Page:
- The Washington Times - Wednesday, August 17, 2022

Human remains were found again Monday night at Lake Mead’s Swim Beach in Nevada, marking the fifth set discovered at the lake this year and the third set located at Swim Beach specifically.

“Park rangers have set a perimeter to recover the remains with the support from Las Vegas Metropolitan Police Department’s dive team,” the National Park Service said in a statement

The Clark County coroner investigating the latest skeletal remains will determine whether or not the first two Swim Beach sets, both partial remains, belong to the same person, CNN reported. The first find at Swim Beach on July 25 involved non-skeletal remains.

The remains found at the lake’s Callville Bay on May 7 and the second set found at Swim Beach on Aug. 6 were skeletal.

The Callville Bay remains belong to a man between 23 and 38 years old, Clark County coroner Melanie Rouse told CNN.

On May 1, a decaying body with a gunshot wound contained in a metal barrel, which police believe dates back to the 70s or 80s, was found near Hemenway Harbor at Lake Mead.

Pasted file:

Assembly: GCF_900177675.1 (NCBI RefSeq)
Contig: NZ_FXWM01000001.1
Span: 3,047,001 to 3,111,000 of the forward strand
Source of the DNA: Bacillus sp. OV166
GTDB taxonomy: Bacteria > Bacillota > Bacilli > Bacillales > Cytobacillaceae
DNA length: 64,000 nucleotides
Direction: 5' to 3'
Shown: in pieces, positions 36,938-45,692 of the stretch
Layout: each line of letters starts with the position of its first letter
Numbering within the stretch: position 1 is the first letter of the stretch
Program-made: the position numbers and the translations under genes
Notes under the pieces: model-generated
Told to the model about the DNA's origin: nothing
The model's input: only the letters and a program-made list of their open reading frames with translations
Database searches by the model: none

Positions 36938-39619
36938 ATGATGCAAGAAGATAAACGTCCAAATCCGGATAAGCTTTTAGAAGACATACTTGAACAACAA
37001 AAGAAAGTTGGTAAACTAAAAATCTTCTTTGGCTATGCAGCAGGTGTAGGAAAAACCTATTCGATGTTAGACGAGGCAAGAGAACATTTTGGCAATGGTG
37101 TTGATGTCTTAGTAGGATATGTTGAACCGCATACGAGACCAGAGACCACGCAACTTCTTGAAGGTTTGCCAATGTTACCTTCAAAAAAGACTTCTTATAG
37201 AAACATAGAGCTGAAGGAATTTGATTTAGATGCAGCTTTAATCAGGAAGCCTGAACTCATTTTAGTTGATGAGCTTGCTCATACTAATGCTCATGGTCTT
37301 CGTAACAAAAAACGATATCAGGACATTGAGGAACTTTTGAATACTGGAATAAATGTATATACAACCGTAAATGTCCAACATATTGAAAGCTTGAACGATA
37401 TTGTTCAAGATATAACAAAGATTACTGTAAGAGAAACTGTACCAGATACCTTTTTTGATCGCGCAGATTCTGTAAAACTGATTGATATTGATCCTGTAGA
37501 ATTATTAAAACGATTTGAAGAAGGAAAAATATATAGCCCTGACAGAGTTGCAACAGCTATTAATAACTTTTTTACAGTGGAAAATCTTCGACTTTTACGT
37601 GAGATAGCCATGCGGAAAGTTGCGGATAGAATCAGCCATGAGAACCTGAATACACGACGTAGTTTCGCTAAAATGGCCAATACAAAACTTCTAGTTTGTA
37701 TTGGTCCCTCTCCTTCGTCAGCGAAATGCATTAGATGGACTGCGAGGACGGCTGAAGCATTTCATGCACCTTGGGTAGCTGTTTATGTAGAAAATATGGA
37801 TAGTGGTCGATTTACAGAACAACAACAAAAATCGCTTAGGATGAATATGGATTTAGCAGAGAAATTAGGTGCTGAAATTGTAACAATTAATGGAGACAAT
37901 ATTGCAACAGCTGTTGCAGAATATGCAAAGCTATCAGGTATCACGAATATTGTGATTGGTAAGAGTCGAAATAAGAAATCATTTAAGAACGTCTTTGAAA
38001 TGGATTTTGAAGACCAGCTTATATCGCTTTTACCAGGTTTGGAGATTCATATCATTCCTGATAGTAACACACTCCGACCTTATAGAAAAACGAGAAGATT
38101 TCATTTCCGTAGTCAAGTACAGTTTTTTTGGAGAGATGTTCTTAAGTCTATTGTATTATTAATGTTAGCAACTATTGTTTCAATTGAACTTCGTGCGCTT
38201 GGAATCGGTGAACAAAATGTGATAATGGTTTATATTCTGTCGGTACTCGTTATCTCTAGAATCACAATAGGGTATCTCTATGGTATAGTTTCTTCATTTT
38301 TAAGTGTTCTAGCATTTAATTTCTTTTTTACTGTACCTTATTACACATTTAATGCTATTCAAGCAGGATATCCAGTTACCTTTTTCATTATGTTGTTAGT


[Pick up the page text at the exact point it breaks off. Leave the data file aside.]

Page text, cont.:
These discoveries have been made as the Lake Mead water level continues to drop and the shoreline recedes.

The Colorado River Basin is in the midst of a 23-year drought, and Lake Mead will go into 2023 under a federal water shortage for the second straight year.

Lake Mead will be operating in the Tier 2a shortage condition for the first time in 2023, the U.S. Department of the Interior said in a news release.

The shortage will require cutbacks in how much water Mexico, Nevada and Arizona receive.

Arizona’s intake will drop by 21% of its annual apportionment, Nevada by 8% and Mexico by 7%, according to the DOI announcement.

“In order to avoid a catastrophic collapse of the Colorado River System and a future of uncertainty and conflict, water use in the Basin must be reduced,” Assistant Secretary for Water and Science Tanya Trujillo said in the DOI news release.

SEE ALSO: New human remains found at Nevada’s Lake Mead

• Brad Matthews can be reached at bmatthews@washingtontimes.com.

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